I finished installing Paper Mountain at Elder Gallery of Contemporary Art last week. After one year of planning, three months of folding paper cranes, and one week of installation with a team, it feels good to see the project come to life and to share it with others.
Below are two time lapse videos showing the installation process from Saturday night through Wednesday. I used GoPros to shoot one photo per minute for the duration of the installation. The first video was shot from the ground floor, and the second was shot from the mezzanine for a bird’s eye view. These are the steps we followed to install Paper Mountain:
- Assemble the scaffold (not for the faint of heart)
- Place tape on the floor to mark the footprint of the mountain
- Attach the wire fence to the ceiling trusses
- Tie fishing line to the wire
- Open each crane (fold wings down)
- Pierce the top of a crane with a needle
- Run fishing line through a crane
- Place crane at correct height
- Squeeze split shot (small lead weight) under the bird to hold it in place
- Repeat for each bird
- Inspect and make adjustments
- Trim fishing line underneath birds
- Sweep underneath the piece
- Light the piece
- Disassemble the scaffold (terrifying)
Beyond the Mountain is up at Elder Gallery of Contemporary Art until April 26, 2019. If you haven’t already, go see it! You’ll experience Paper Mountain, Sky Project, and paintings by me and Martha Armstrong.
Here’s a time lapse video showing the process of making an abstract landscape painting. This one was the third in a series of four that I made. You may notice the little drawing pinned up to the right of the painting. This is a loose reference drawing that I made from a friend’s photo of a valley in Spain. The photo really inspired me when I saw it – something about the big space, the layering of shapes of grass, ground, rock, and sky – so I asked my friend if I could make some work inspired by the photo.
If you look closely, you’ll see that part of the way through I swapped my acrylic cart out for my oil painting tabouret. I often start my paintings in acrylic so that I can more quickly put down successive layers of paint (acrylic dries very quickly – for a split second I use a hair dryer to speed up the process), then I move into oil paint which dries much more slowly. Some people are sticklers to one medium over the other, but I think they each have their benefits and drawbacks, and they are ultimately means to an end. I use what works best for me at any point during the process. Once you start working in oils though, there’s no going back to acrylic. The painting would literally fall apart since acrylic dries too fast for the oil paint to dry properly under it.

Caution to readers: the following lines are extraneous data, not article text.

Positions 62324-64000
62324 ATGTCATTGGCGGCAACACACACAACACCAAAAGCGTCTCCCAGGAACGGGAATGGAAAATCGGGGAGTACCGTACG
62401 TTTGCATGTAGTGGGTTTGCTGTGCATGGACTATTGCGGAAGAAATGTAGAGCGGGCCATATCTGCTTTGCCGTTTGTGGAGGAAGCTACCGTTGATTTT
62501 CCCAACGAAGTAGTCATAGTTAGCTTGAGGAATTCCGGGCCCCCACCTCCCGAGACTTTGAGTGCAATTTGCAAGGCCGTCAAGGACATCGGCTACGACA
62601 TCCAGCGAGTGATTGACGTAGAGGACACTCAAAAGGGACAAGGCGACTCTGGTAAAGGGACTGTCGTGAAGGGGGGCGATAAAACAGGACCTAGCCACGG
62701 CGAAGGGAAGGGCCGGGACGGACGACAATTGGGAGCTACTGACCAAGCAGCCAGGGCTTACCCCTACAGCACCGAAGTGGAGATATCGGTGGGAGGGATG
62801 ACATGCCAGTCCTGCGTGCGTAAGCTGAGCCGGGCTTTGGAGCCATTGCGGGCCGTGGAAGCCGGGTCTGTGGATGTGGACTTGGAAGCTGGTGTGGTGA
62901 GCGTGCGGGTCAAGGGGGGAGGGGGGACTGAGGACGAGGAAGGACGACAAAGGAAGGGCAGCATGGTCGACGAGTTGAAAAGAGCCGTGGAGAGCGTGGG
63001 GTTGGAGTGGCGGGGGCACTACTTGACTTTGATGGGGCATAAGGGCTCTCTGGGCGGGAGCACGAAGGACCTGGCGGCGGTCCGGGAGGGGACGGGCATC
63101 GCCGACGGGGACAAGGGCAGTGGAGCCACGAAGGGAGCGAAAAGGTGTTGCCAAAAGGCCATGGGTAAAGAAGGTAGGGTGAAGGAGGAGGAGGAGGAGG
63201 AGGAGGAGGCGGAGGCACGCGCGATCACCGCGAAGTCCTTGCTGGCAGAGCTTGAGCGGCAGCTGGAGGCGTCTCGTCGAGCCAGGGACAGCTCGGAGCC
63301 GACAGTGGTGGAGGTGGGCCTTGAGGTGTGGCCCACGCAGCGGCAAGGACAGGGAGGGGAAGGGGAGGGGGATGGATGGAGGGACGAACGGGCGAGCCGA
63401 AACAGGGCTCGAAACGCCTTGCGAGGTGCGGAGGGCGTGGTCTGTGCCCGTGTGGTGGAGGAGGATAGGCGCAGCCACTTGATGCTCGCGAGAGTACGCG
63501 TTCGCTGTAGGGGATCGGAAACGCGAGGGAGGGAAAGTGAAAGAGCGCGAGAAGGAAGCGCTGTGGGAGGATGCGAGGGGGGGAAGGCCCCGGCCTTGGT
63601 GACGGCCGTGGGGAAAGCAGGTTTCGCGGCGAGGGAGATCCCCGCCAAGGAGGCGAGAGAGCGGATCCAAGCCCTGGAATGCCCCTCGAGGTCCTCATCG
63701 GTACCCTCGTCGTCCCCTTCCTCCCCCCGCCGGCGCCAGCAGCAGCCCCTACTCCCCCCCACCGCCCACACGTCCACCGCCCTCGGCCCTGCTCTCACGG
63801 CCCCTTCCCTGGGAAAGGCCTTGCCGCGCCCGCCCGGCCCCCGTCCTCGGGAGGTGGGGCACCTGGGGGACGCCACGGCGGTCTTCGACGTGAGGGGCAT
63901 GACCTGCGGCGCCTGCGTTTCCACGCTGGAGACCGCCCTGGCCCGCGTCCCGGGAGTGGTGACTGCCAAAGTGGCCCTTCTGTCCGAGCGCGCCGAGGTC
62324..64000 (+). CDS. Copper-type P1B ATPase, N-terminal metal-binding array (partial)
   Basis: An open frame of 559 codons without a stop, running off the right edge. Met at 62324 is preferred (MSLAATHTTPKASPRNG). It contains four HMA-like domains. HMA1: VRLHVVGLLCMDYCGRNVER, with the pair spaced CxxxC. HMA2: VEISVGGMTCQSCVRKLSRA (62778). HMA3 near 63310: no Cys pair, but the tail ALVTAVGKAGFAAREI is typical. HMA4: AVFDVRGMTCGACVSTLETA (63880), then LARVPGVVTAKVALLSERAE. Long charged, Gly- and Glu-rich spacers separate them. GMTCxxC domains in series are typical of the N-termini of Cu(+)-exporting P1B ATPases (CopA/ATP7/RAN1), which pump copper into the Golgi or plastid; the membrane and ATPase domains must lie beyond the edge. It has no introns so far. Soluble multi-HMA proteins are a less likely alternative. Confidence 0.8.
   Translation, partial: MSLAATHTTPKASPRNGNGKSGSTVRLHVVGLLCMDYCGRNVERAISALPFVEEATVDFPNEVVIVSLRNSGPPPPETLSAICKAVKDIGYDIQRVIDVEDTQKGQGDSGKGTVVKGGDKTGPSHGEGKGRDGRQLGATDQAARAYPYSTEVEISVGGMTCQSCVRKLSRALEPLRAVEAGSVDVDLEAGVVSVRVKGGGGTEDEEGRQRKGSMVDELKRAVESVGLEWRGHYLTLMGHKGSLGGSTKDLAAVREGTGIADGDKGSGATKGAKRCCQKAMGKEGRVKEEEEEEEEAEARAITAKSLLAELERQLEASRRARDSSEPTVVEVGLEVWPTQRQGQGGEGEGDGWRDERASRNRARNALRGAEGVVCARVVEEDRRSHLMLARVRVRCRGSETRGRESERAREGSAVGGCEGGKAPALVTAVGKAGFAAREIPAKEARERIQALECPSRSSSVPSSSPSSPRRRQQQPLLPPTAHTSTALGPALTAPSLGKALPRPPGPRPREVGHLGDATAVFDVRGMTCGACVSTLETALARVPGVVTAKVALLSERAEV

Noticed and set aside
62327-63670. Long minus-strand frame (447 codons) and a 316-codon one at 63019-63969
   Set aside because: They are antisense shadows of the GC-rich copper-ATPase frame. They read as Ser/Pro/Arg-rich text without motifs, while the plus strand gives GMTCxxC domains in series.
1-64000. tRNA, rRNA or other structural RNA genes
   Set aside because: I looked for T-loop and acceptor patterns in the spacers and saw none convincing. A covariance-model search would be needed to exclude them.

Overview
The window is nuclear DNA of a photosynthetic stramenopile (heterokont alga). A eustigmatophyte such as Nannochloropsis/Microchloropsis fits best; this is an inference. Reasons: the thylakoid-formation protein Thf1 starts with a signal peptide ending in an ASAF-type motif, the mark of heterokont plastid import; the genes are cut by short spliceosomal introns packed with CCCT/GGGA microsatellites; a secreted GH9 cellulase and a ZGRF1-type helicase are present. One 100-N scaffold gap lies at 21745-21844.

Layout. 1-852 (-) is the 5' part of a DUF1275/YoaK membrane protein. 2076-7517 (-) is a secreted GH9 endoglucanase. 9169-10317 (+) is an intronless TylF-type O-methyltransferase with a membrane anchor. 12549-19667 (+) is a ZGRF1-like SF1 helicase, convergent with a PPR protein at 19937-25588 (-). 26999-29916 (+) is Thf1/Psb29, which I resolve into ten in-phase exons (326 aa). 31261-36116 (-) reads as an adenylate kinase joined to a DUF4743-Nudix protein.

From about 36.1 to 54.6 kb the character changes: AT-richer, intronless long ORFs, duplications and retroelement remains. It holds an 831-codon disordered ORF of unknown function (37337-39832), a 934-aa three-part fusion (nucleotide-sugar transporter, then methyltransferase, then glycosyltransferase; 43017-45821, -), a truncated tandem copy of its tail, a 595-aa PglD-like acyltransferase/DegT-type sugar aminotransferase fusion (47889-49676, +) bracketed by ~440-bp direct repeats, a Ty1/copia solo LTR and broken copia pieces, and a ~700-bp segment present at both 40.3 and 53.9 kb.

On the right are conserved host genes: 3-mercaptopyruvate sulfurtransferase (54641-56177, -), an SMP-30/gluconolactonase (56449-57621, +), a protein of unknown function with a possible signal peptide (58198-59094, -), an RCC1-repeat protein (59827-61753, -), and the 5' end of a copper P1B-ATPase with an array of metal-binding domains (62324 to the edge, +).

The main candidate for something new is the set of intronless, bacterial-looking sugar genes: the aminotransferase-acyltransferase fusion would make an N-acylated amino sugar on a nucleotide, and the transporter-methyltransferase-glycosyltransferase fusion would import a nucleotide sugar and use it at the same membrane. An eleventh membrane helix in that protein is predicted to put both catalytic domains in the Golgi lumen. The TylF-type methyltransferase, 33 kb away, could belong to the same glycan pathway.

I set my camera to shoot once every 10 seconds.
Last night we shot the process of painting a series of small works on paper. Working on this particular set of paintings is a meditative process. While I work on pieces like these, I focus and get into a “zone” if you will. For these paintings I used a very limited palette and improvised. During this process I am looking at composition – the way the marks of paint, ink, and graphite interact with each other and the space around them. Elements such as how light or dark a mark is against another mark, the speed of brush marks, the direction in which I pull the brush, all these aspects come into play in the finished piece. I enjoy how paired down this process is – I’m not working with an image or a plan in mind. This is a truly meditative process during which I am 100% focused – all superfluous thoughts fall away. For me, this is the essence of painting and it ties into being in tune with nature. This sense of being in the “zone” or at one with a process is similar to the feeling I get when I am riding my bike or running hard – when all the extraneous noise falls away, and the experience of moving through space becomes the only thing that matters at that very moment.
I made a drawing of Tim last night and filmed the process. In retrospect, I should have lit the drawing from the left to minimize the shadow cast from my hand… I’m still learning.